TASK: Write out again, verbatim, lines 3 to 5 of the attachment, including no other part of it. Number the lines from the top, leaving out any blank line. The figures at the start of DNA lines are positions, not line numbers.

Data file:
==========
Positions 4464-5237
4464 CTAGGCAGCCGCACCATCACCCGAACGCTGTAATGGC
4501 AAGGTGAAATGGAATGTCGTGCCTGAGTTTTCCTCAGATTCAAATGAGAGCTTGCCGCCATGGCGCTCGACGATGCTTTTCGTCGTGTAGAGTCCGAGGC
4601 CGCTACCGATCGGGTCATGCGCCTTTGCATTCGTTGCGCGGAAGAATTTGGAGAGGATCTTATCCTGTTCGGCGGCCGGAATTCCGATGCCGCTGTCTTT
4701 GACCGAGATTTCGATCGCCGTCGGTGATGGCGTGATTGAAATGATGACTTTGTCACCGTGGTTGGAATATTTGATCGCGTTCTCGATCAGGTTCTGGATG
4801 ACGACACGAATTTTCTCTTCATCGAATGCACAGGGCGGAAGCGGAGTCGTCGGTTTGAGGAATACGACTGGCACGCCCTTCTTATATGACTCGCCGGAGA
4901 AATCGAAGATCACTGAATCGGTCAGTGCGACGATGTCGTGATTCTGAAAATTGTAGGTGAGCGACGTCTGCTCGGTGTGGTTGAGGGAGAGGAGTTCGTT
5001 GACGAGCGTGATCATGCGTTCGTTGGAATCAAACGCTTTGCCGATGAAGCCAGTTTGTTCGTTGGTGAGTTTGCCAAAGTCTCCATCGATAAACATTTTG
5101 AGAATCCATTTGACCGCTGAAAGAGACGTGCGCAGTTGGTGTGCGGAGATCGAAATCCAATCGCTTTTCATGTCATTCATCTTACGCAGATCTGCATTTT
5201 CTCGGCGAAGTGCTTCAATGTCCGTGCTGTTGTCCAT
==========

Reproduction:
4501 AAGGTGAAATGGAATGTCGTGCCTGAGTTTTCCTCAGATTCAAATGAGAGCTTGCCGCCATGGCGCTCGACGATGCTTTTCGTCGTGTAGAGTCCGAGGC
4601 CGCTACCGATCGGGTCATGCGCCTTTGCATTCGTTGCGCGGAAGAATTTGGAGAGGATCTTATCCTGTTCGGCGGCCGGAATTCCGATGCCGCTGTCTTT
4701 GACCGAGATTTCGATCGCCGTCGGTGATGGCGTGATTGAAATGATGACTTTGTCACCGTGGTTGGAATATTTGATCGCGTTCTCGATCAGGTTCTGGATG